Also found in: Dictionary, Medical, Wikipedia.
Graphic Thesaurus  🔍
Display ON
Animation ON
  • noun

Synonyms for cerastes

highly venomous viper of northern Africa and southwestern Asia having a horny spine above each eye

References in periodicals archive ?
The Venom collection is realized from two species of snake: Cerastes cerastes and Macrovipera lebetina at the Pasteur Institute's serpentarium (Tunis, Tunisia) then stored at -20C.
A fibrinogen-clotting serine proteinase from Cerastes cerastes (horned viper) venom with arginine-esterase and amidase activities.
Afaacytin, an alpha beta-fibrinogenase from Cerastes cerastes (horned viper) venom, activates purified factor X and induces serotonin release from human blood platelets.
The only anti-venom available in Abu Dhabi hospitals is Polyvalent Snake Antivenom (Equine), which contains immunoglobulin fraction in a sufficient quantity to neutralise 25 times the lethal dose of venom of six species of snakes, including Bitis Arietans, Cerastes Cerastes, Echis Carinatus, Echis Coloratus, Naja Haje and Walterinnesia Aegyptia.
the nominate form of Cerastes cerastes on pg 173 and the North African carpet viper from Sudan on page 180), and the space may have been better used illustrating more Arabian snakes.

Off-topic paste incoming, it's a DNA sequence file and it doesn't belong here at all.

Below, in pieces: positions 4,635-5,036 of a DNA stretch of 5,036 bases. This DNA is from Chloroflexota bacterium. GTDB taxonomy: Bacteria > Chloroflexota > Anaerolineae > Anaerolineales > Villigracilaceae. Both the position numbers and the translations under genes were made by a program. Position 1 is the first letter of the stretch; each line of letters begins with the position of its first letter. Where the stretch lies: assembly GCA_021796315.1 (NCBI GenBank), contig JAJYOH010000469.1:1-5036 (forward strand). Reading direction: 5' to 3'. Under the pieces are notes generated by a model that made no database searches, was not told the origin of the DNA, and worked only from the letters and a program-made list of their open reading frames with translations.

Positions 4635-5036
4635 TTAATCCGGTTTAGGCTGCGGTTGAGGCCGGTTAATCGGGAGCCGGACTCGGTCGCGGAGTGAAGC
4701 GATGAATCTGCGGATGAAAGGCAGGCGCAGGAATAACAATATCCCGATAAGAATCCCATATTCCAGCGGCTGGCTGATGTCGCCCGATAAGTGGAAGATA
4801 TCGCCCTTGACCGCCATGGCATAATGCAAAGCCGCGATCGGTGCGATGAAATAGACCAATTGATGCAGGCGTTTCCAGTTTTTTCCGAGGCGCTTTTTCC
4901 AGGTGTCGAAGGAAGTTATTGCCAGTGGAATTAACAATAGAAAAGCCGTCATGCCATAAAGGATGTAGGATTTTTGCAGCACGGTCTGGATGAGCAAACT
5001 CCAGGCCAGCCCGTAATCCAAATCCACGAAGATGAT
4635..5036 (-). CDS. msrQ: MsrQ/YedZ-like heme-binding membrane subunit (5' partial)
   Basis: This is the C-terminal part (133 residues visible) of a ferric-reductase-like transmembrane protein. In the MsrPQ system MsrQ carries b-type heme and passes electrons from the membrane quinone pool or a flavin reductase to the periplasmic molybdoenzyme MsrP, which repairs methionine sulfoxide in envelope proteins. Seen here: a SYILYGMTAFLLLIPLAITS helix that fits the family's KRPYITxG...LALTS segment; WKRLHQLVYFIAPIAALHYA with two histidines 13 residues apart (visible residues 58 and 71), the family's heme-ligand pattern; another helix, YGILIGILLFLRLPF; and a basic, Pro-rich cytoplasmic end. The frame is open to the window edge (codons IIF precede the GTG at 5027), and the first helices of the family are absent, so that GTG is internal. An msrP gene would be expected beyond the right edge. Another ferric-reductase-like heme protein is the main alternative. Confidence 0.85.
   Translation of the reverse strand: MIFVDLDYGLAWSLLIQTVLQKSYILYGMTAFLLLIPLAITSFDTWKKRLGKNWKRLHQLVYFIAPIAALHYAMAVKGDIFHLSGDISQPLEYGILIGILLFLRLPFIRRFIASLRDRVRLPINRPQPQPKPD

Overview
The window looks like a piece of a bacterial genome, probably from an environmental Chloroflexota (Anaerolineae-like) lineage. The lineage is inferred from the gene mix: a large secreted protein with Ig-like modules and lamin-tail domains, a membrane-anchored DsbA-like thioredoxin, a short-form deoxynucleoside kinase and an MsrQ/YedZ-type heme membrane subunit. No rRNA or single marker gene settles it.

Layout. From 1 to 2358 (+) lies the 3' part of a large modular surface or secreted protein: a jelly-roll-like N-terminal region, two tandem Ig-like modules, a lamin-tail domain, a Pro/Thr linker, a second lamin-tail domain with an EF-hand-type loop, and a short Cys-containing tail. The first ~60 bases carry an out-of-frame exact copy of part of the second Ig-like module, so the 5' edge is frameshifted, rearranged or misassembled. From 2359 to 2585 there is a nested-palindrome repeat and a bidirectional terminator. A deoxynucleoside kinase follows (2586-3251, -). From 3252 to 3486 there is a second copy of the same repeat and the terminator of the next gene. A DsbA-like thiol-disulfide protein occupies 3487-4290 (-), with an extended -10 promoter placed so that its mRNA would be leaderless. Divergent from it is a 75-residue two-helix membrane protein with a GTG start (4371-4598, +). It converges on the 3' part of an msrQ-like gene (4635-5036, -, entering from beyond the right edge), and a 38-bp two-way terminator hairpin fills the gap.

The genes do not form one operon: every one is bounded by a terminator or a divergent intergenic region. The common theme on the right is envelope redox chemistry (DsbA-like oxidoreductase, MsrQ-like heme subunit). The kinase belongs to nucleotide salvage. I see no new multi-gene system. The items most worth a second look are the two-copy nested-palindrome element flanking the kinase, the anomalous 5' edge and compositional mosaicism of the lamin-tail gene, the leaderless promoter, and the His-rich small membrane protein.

Reproductive cycle of the sidewinder, Crotalus cerastes (Serpentes: Viperidae), from California.
There are reports of helminths for Crotalus cerastes, C.
sulcatus series (cadenai, cerastes, cornutus, ingeri, laticorpus, necopinus, ruizi, sulcatus).
cerastes lateriorepens) lives in the most arid part of the desert-in northern Baja California and near the Gulf of California.
Autecology of the Mojave Desert sidewinder, Crotalus cerastes cerastes, at Kelso Dunes, Mojave Desert, California, USA.
A preliminary analysis of the movement and home range size of the sidewinder, Crotalus cerastes, p.
Food of Crotalus cerastes laterorepens in Yuma County, Arizona.
Episodes of rattlesnakes acquiring water from rain, sleet, or snow in arid habitats during the active or inactive (overwintering) seasons have been reported for Crotalus cerastes (Rorabaugh, 2007), C.
Abdel Nabi (1993) has reported that a sub-lethal dose of both crude viper Cerastes cerastes venom and its B fraction showed a significant rise in blood urea nitrogen and this was parallel to a significant increase in serum creatinine levels as well.